Ii Optomechanical equations of motion

Cavity optomechanical systems Aspelmeyer2013 () come in a lot of different arrangements, from cold atoms trapped in optical cavities Murch2008 (); Brennecke2008 () to nano- Eichenfield2009 () and micro-scale Thompson2008 (); Anetsberger2008 (); Wilson2009 () resonators, and gram-scale mirrors in interferometers Corbitt2007 (). They consist of an optical cavity mode coupled to a mechanical harmonic oscillator via the radiation pressure mediated optomechanical interaction. The motion of the mechanical oscillator modifies the optical length of the cavity resulting in a shift of the optical resonance frequency. This shift is typically assumed to be linear under small mechanical displacements. Reciprocally, radiation pressure forces from the light circulating in the cavity affects the position of the mechanical oscillator. Formally, the optomechanical system is described by the following Hamiltonian,


where the cavity (oscillator) field is represented by annihilation and creation operators () and (), respectively, and resonates at frequency (). The first (second) term in Eq. 1 denotes the energy stored in the optical cavity (mechanical oscillator), and the fourth (fifth) term comprises the exchange of energy between the cavity (oscillator) field and external photon (phonon) baths. The third term represents the parametric coupling of the oscillator’s position, , with the intracavity field. The optomechanical interaction scales with the vacuum optomechanical coupling parameter Gorodetsky2010 () , which quantifies the optical frequency noise arising from the zero-point-motion of the oscillator.

The optomechanical interaction involves the nonlinear mixing of optical and mechanical field operators and may be linearized by considering that the cavity is driven by a dominant driving field at frequency which steers the intracavity field and the mechanical oscillator into a stable equilibrium position : , . Therefore, the nonlinear mixing of the small optical and mechanical field fluctuations can be neglected and the optomechanical interaction Hamiltonian (third term in Eq. (1)) simplifies to:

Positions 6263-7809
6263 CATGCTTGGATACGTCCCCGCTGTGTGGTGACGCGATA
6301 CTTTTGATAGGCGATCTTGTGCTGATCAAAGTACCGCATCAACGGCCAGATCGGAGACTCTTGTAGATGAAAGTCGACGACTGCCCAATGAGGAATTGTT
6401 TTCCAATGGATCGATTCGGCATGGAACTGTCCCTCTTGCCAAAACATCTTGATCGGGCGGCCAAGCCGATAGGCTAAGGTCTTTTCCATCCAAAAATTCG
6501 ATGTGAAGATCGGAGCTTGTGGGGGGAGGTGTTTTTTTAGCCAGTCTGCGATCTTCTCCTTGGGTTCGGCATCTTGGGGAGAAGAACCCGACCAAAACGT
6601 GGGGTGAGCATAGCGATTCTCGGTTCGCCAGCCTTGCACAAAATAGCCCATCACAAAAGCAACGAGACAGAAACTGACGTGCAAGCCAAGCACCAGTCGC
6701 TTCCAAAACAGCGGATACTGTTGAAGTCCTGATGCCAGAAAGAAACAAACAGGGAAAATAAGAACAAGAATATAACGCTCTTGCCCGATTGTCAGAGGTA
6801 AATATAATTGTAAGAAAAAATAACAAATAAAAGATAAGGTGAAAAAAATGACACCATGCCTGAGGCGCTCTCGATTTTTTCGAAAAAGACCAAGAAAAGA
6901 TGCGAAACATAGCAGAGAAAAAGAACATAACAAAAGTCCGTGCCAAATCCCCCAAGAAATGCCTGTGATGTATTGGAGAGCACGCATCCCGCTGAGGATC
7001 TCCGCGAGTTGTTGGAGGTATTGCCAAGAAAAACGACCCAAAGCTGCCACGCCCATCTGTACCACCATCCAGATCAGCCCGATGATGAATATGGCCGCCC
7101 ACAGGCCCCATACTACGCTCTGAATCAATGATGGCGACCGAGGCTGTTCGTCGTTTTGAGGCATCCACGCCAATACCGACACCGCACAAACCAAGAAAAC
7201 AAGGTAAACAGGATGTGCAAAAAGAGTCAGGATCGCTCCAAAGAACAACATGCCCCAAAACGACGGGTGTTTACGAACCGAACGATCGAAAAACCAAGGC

where we have chosen the phase of the intracavity field to be the zero-phase reference, i.e. is real. In Eq. (2) we have introduced the amplitude quadrature operator of the intracavity field fluctuations, , whose conjugate, phase quadrature operator reads, . Similarly, the dimensionless position and momentum operators of the mechanical oscillator read, and , respectively. Using the standard Heisenberg picture formalism in a frame corotating with the driving optical field at provides the time evolution of the system observables:


Optical and mechanical inputs to the optomechanical system are represented by conjugate optical field quadratures and , and by an external force , respectively. The prime superscript indicates that the field quadratures are defined in the phase space of the reference field, i.e. the intracavity field. We consider a simple model with two optical inputs, (and ), where the two contributions are associated with intracavity loss by the coupling of the intracavity photon field with an external vacuum field, , at a rate , and with driving field fluctuations, , exciting the intracavity photon field at a rate . The total coupling rate of the optical cavity with its environment is the sum of individual coupling rates to each external photon baths, i.e. . The detuning of the driving field from the cavity resonance is denoted , where includes the static frequency shift of the cavity resonance, , induced by the radiation pressure force, , exerted by the driven intracavity optical field. The effective optomechanical coupling rate, , captures the mutual transduction between the photon and phonon fields : the cavity photons exchange momentum with the mechanical oscillator via the radiation pressure interaction, while the phase of the intracavity field is modulated by the fluctuations of the cavity length. The strength of the optomechanical coupling scales as the square-root of the mean intracavity photon number, . In addition to the radiation pressure force, the mechanical oscillator is driven by external forces, , which may include, for example, thermal Langevin forces from the non-zero environmental temperature, magnetic forces Rugar2004 (), or dielectric gradient forces Unterreithmeier2009 (); Lee2010 (). The use of the dimensionless mechanical operators and in Eq. (4) results in the radiation pressure force, , and the external forces, , being normalized to the zero-point momentum , where is the zero-point motion of the mechanical oscillator with mass . The zero-point motion and zero-point momentum are the amplitudes of the mechanical oscillator’s displacement and momentum when in its ground state.